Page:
Forever linked to the WWII tragedy that saw an atomic bomb dropped on the city in 1945, Hiroshima has since been rebuilt while retaining some historical heritage, with the Peace Memorial Park now the city’s most prominent feature. Shukkeien Garden dates as far back as the 1600s with its valleys, mountains, and forests represented in miniature with tea houses amongst the gardens an ideal spot to take time to enjoy the idyllic surroundings.
High on Mount Katsuyama, Matsuyama Castle is one of Japan’s twelve original castles and stands at the heart of the city of Matsuyama. Constructed in the early 1600s with the three-storied tower added two hundred years later after the original tower collapsed after being struck by lightning. Pilgrims dressed all in white are a frequent site at Ishitji Temple, where an inner temple connects to the main temple grounds via a dimly cave and 200m long tunnel that houses Buddhist statues, carvings, and drawings.
Ainoshima Island is often referenced in poetry and the island is home to some of the region’s most interesting sites. The Ainoshima Stone Tunnel was built in the 5th century, Megane Iwa is a striking rock formed by lava and erosion rising from the sea while the Hanaguriserock formation is a columnar sheer cliff. The island is popular with birdwatchers as migratory birds nest on Ainoshima.
Roughly halfway between the Japanese mainland and the Korean Peninsula, Tsushima was once a single island before a canal divided the island in two in the 1600’s, then into three islands in the 1900’s with a second canal constructed. Though in reality there are approx. 100 islands that collectively make up Tsushima with its abundance of natural beauty and untouched forests. Birdwatching is a popular pastime, particularly within the Tsushima Wildlife Conservation Center, home to the Tsushima Leopard Cat, an endangered species.
Jeju (South Korea)
Jeju Volcanic Island with its Manjanggual Lava Tubes are regarded as the finest lava tube system of caves anywhere in the world and are recognised by UNESCO as a Global Geopark site for their unique geological features and volcanic landforms. The Jeonbang Falls is Korea’s only waterfall that tumbles directly into the sea, while Seongsan Ilchulbong Peak is a flat-topped crater that rose from the sea over 100,000 years ago. The near-circular crater is popular for its walking trails and elevated position to view the sunrise or sunset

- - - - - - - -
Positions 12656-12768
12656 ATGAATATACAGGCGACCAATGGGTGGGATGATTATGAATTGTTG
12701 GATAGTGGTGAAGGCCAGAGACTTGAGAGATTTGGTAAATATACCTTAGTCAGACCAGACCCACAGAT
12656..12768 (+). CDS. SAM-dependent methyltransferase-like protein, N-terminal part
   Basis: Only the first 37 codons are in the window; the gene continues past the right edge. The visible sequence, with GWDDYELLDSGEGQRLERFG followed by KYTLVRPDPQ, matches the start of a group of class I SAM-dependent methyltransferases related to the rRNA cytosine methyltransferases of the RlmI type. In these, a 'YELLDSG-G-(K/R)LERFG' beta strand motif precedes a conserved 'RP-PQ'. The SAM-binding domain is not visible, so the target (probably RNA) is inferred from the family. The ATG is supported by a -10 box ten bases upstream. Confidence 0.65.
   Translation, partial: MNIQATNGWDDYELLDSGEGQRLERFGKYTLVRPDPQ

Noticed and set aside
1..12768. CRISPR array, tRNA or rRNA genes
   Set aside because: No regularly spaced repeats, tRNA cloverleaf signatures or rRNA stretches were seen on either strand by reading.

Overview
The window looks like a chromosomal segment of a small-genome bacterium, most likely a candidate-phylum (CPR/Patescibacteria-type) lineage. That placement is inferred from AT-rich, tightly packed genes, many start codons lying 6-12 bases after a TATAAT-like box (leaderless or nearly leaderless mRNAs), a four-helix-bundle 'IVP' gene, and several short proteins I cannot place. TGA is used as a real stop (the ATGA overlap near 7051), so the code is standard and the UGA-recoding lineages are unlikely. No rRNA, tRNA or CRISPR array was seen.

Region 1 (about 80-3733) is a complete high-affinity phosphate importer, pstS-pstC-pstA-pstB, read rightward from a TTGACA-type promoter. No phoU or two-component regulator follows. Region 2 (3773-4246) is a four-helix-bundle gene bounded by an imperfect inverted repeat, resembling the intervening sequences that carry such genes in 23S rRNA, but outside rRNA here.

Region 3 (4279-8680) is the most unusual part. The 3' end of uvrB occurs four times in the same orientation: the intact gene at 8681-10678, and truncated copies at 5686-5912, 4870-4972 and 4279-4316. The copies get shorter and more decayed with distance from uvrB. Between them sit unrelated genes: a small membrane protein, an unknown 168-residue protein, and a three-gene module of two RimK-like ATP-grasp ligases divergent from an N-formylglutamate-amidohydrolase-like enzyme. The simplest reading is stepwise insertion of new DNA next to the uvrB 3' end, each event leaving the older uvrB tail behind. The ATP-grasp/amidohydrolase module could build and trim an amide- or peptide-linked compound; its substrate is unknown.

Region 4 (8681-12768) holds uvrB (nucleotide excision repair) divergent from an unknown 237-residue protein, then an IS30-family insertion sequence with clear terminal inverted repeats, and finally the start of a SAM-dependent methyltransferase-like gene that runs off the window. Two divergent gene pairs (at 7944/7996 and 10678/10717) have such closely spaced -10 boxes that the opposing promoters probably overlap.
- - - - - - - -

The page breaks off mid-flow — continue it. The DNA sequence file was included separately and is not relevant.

The Maritime Self-Defense Force Sasebo Museum showcases historical naval vessels alongside the Former Sasebo Navy Club which dates back to the late 1800’s. At Mukyudo, an air raid shelter is unique amongst Japan’s countless shelters as it was built by school children in the style of a school. The historical pottery town of Arita is where Japan’s fine porcelain was first produced around 400 years ago. Arita-yaki pottery is now the most highly regarded pottery across all Japan with its ‘secret ingredient’ kaolin the essential mineral required to make fine porcelain. We try our hand at pottery making with an opportunity to make our very own Arita ceramics. Later, we explore some of the 200 or isles of the Sasebo Islands with opportunities to swim, snorkel, dive and kayak, keeping an eye out for the pods of dolphins which frequent these waters
The 140 or so Goto Islands are best known for Christianity which was a forbidden religion until the late 1870’s when the ban was lifted. Goto Island translates into English as the ‘five island chain’, with Nakadori Island one of the five main islands. With around 50 churches dotted across the prefecture, such as the UNESCO World Heritage-listed Kashiragashima Church with its stone construction, other interesting sites include the Whale Museum and the Stone Monuments of Wakamatsu Island.